TFU | Oct. 30 – Nov. 5

Leading Off

The FSB released a new report on the impact of AI and machine learning in financial services; Visa is expanding its real-time payments program to Europe; CME said it will launch a futures contract based on bitcoin, bringing the cryptocurrency further into the mainstream; the SEC responded to celebrity endorsements of startups raising money via ICOs; and Quartz discusses how Amazon’s cloud service is changing the economics of starting a financial services firm.

The Week in Review…

FSB releases report on AI and machine learning.  The Financial Stability Board (FSB) published a report [full text] on AI and machine learning’s effects on the financial system. The report notes how AI-enabled regtech solutions can “help improve regulatory compliance and increase supervisory effectiveness.” An FT Alphaville summary of the report is also available here.

Visa will roll out real-time payments in Europe.  Visa is expanding its Visa Direct program to Europe after “experiencing strong growth in other key markets globally.” Visa Direct allows for instantaneous P2P, B2B, and B2C payments, “with funds transfers to recipient accounts taking place within minutes.”

CME to launch bitcoin-based futures contract.  The world’s largest exchange group announced that it intends to allow traders to deal in bitcoin futures, lending further “legitimization [to] bitcoin as an asset class.” The price of bitcoin rose to $6,400 with the news, bringing the value of all bitcoins in existence to $106.9 billion.

SEC warns celebrities about ICO endorsements.  In response to a growing number of celebrity endorsements of virtual currencies and initial coin offerings (ICOs), the SEC issued a statement [full text] warning that such endorsements could violate U.S. securities laws unless they “disclose the nature, scope, and amount of compensation received in exchange.”

Firms face increasing KYC compliance challenges.  New reports from Thomson Reuters suggest that “financial institutions and non-financial corporations [are] dealing with more compliance issues–and have more concerns about those issues” than before. Reported issues include longer onboarding times for new customers, higher costs, and “worries about data security.”

Shortage of cyber professionals sparks move to AI tools.  The MIT Technology Review surveys the current state of the cybersecurity industry, noting that the demand for experienced professionals significantly outstrips supply. The solution? Many compan companies are “taking matters into their own hands and relying on artificial intelligence to take on the workload.”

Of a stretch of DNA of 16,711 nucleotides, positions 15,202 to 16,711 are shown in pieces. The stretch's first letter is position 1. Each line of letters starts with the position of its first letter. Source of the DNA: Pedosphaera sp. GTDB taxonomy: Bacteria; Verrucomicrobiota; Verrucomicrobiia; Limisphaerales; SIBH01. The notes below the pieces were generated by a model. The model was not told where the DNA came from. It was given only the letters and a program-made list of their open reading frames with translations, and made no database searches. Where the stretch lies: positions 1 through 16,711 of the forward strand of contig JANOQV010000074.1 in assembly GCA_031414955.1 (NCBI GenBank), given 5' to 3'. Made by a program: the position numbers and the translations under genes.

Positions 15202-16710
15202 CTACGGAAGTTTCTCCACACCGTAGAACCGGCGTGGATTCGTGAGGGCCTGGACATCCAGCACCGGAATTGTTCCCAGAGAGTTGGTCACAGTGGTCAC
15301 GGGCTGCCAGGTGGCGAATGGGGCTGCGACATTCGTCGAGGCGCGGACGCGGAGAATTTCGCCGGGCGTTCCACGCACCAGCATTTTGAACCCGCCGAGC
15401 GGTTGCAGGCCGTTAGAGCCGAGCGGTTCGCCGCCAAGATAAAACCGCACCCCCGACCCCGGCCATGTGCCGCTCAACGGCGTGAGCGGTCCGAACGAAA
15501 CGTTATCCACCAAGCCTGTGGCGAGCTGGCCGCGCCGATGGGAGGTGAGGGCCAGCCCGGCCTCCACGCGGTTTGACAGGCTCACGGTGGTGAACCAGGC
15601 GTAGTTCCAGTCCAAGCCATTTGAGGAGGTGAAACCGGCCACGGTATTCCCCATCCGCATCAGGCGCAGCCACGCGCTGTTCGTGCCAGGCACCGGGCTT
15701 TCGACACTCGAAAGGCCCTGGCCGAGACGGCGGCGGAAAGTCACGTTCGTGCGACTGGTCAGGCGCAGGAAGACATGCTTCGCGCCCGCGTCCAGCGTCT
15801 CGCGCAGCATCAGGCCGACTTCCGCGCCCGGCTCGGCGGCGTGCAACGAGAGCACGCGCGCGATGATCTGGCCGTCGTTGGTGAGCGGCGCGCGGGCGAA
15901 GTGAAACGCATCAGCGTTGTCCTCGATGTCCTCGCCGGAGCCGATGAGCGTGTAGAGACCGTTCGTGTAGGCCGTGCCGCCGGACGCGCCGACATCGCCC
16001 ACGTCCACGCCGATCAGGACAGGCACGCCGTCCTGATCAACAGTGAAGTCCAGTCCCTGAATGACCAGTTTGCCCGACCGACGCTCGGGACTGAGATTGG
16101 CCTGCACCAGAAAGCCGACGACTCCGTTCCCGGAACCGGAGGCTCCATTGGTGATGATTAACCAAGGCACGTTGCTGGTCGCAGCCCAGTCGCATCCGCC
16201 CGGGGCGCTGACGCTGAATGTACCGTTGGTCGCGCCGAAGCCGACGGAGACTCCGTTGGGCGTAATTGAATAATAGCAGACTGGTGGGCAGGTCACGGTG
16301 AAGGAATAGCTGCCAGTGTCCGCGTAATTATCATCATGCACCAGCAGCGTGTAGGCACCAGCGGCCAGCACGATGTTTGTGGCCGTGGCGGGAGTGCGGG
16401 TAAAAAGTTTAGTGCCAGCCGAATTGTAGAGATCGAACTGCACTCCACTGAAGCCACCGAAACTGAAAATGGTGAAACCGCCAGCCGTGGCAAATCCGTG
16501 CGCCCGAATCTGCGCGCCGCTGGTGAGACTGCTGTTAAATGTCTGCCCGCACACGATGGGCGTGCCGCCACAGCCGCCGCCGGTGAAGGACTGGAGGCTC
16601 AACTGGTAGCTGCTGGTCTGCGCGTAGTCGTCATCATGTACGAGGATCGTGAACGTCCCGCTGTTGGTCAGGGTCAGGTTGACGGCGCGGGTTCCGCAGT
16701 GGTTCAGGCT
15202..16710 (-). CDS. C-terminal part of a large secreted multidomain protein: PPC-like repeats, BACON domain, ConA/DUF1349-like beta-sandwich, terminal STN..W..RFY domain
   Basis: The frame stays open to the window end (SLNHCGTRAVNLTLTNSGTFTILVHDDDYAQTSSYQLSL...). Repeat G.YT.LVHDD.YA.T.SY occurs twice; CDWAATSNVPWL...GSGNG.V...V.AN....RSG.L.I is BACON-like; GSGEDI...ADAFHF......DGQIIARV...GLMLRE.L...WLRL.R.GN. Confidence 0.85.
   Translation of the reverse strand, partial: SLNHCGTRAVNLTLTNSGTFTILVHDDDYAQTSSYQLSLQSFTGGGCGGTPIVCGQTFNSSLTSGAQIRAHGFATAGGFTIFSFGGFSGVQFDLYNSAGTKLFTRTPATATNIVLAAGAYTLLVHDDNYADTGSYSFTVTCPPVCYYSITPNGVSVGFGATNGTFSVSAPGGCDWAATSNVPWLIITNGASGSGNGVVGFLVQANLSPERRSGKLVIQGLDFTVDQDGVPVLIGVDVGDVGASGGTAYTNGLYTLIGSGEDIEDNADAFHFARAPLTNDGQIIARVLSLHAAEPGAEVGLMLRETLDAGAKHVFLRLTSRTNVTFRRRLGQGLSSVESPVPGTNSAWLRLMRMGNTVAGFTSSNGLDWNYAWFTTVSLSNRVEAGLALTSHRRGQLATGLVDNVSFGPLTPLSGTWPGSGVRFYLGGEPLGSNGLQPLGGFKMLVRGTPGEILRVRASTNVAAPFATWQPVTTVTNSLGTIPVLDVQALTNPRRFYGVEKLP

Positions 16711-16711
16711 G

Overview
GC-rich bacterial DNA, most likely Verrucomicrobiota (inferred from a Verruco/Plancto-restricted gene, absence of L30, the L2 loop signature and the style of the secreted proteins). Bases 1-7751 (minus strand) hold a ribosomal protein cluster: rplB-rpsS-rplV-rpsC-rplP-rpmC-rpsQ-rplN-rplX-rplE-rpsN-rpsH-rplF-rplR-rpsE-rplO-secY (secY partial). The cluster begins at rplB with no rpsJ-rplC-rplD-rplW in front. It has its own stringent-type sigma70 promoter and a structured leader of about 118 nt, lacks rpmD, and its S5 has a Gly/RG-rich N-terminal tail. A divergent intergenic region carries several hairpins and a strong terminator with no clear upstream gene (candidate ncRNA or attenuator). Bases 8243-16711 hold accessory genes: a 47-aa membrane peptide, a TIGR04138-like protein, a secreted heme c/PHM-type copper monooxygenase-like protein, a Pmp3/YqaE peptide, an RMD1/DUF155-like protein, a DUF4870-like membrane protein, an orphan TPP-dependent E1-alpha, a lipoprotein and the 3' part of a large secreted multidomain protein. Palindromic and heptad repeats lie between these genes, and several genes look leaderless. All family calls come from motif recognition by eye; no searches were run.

TransferWise raises $280M.  The London-based international money transfer firm raised $280 million in Series E funding, pushing the company’s value to $1.6 billion. The round was co-led by Old Mutual Global Investors and Institutional Venture Partners and joined by Sapphire Ventures, Andreessen Horowitz, and Richard Branson.

U.S. fintech on pace for record year of VC funding.  According to PitchBook, investment in U.S. fintech is on track to reach nearly $7.6 billion in 2017, largely driven by large fundraising rounds like SoFi’s $500M raise in February. The predicted total would represent significant growth in venture capital funding over the $5.4 billion invested in 2016.

Amazon’s Cloud is helping reshape financial services.  Quartz highlights how Amazon Web Services (AWS), the world’s largest cloud computing provider, has “massively” lowered barriers to entry for financial services startups by reducing the costs related to data storage, headcount, and data processing. AWS has more market share than its five closest competitors combined.

N26 aims for 2018 U.K. launch.  German digital bank N26 intends to launch in the U.K. next year, underscoring the firm’s plans for global expansion after it recently announced that it will enter the U.S. market in mid-2018. N26’s German banking license will allow it to operate in the U.K. without needing a separate license.

Ever wonder what happens if you lose the keys to your bitcoin wallet?  Just ask former Wired editor Mark Frauenfelder, who recounts his months-long saga of trying to recover access to his bitcoin wallet, now valued at nearly $50,000, after he lost the encryption key words. The moral of the story: don’t lose your PIN and key words.

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